“We’ve planned thirty-six concerts along the way, and they will all be recorded in 5.1 surround sound. And we’re hoping that the recording will help listeners experience the spaces as well,” he said. “If you’re listening to the recording later, you’ll feel as though you’re in that particular venue. And with the film aspect of this project, when you hear this music in the film, you’ll be looking at the space that you’re hearing, and so you’ll kind of be transported there visually and sonically.”

Johansen, the son of a civil engineer and a violin teacher, studied in his high school and undergraduate years at The Cleveland Institute of Music, following that with a year and a half at the Conservatoire National Supérieur de Paris, and finally getting his master’s and a performer’s certificate at The Juilliard School, where he now teaches as an assistant to the eminent American cellist Joel Krosnick and in the school’s pre-college division.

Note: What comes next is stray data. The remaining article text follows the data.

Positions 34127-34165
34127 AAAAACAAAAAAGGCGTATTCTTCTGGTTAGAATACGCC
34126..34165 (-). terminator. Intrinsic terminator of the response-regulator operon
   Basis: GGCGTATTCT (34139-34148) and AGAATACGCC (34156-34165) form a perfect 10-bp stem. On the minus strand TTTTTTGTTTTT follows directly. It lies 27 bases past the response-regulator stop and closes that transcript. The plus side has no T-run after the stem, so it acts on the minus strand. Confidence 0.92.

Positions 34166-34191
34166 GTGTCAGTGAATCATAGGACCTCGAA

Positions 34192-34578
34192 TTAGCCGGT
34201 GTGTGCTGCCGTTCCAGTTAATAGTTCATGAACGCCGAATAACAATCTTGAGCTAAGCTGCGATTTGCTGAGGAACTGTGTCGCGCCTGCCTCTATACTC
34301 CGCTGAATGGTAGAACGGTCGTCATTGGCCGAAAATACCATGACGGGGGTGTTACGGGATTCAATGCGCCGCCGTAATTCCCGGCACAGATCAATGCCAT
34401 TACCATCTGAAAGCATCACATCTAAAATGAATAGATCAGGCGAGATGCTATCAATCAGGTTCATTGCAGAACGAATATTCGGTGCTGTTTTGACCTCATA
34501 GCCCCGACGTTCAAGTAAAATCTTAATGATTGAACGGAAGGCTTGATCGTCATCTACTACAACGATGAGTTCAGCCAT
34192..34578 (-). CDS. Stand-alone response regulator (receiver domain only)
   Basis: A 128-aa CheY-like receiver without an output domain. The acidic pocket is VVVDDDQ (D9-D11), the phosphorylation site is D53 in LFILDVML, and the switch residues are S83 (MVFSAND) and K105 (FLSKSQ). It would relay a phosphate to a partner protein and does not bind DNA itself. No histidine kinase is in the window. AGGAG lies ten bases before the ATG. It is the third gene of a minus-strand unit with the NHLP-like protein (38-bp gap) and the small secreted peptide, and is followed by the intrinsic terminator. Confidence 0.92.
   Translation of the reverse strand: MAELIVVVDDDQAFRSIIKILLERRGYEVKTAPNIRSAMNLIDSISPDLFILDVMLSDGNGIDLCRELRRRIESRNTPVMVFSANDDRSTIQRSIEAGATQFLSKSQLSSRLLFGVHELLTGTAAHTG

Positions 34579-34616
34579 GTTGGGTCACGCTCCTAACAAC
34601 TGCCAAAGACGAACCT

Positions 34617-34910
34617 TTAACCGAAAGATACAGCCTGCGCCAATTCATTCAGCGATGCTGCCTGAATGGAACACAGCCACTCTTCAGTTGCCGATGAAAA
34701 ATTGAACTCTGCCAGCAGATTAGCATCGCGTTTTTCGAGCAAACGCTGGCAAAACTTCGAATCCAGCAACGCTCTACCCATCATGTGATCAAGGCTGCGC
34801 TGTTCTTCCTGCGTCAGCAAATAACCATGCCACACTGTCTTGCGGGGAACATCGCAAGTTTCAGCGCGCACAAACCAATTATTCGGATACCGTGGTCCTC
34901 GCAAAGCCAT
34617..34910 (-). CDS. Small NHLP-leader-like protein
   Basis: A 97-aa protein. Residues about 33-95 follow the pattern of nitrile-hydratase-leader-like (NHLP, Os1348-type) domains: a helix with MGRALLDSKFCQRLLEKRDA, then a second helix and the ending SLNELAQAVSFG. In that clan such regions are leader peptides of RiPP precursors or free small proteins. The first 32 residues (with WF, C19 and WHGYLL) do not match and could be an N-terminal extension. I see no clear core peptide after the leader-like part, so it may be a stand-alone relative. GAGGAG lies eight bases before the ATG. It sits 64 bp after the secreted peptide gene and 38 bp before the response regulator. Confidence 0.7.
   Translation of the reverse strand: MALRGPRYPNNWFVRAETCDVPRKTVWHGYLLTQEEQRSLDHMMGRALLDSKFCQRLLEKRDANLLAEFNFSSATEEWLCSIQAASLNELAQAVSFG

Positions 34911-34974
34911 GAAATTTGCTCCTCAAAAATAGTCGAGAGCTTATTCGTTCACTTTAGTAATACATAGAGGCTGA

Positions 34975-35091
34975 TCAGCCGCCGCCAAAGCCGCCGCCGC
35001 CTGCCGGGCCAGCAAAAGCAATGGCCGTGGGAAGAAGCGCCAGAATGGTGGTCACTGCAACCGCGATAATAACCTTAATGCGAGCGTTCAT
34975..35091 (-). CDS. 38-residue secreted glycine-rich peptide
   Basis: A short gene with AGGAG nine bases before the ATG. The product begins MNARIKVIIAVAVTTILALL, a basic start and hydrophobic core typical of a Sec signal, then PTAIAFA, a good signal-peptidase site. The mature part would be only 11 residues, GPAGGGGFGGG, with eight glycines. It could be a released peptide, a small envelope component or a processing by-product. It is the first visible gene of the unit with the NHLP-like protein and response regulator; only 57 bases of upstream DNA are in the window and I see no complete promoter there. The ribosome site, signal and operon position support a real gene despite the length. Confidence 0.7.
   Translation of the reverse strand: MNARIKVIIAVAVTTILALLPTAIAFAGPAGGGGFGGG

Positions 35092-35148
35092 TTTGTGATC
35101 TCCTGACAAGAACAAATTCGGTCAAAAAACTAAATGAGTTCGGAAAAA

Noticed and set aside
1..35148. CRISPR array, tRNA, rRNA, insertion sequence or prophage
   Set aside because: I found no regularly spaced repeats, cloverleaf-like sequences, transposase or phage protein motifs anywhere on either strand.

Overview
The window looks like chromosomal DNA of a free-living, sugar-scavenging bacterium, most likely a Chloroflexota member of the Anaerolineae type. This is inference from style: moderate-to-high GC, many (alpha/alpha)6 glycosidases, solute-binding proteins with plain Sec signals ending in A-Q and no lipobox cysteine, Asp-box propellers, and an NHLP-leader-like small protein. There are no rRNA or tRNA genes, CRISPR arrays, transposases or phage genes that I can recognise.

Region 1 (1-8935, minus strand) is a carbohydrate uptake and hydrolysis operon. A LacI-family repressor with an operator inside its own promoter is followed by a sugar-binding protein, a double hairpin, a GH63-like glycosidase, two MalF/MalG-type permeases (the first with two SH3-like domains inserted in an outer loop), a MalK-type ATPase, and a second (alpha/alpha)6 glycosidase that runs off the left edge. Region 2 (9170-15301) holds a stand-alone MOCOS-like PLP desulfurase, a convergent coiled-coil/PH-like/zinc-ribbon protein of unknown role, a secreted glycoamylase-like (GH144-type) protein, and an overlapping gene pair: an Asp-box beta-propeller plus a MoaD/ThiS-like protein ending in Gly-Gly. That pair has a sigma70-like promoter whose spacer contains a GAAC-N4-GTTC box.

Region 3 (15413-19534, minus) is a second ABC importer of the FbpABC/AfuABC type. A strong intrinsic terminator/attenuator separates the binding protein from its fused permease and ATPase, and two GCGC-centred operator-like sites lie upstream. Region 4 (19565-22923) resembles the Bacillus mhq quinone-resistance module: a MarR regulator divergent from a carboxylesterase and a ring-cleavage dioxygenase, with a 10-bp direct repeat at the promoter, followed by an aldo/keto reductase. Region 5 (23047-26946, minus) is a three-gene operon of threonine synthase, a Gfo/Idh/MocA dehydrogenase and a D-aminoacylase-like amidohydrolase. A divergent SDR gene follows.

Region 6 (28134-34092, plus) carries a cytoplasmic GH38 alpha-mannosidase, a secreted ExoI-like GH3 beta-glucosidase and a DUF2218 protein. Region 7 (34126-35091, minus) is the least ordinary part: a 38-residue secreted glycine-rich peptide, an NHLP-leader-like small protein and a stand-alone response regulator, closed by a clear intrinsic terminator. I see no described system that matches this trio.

Johansen is also the cellist in the young Escher String Quartet, which will be releasing discs this year of the complete Mendelssohn quartets (on BIS, the Swedish label), and the four quartets of the Mahler acolyte Alexander von Zemlinsky (on Naxos).

On his own, Johansen performed Elliott Carter’s Cello Concerto for his Lincoln Center debut in 2008, and in 2011, gave the New York premiere of the Crouching Tiger Concerto compiled by Chinese composer Tan Dun from his score for the 2000 Ang Lee film Crouching Tiger, Hidden Dragon. In addition to his global appearances with the Escher String Quartet, he has performed in elite series such as the Chamber Music Society of Lincoln Center and the Marlboro Music Festival of Vermont.

Johansen said he first came up with the idea for the walk in 2008, thinking he would walk the trail with his cello by himself. He had gotten the inspiration from a composer friend who had walked the Appalachian Trail and had written a good deal of music while on the journey.

But the Appalachian Trail is largely wilderness, and while that was fine for the solitary occupation of composing, Johansen wanted to make a Bach journey on a more populated route. Taking the Camino de Santiago not only puts him in the same steps as the pilgrims who began using it in earnest in the early twelfth century, it also allows him to reach out to any number of contemporaries who happen to be there, and not only the young musicians from four Spanish conservatories with whom he’ll be doing some educational outreach on the trip.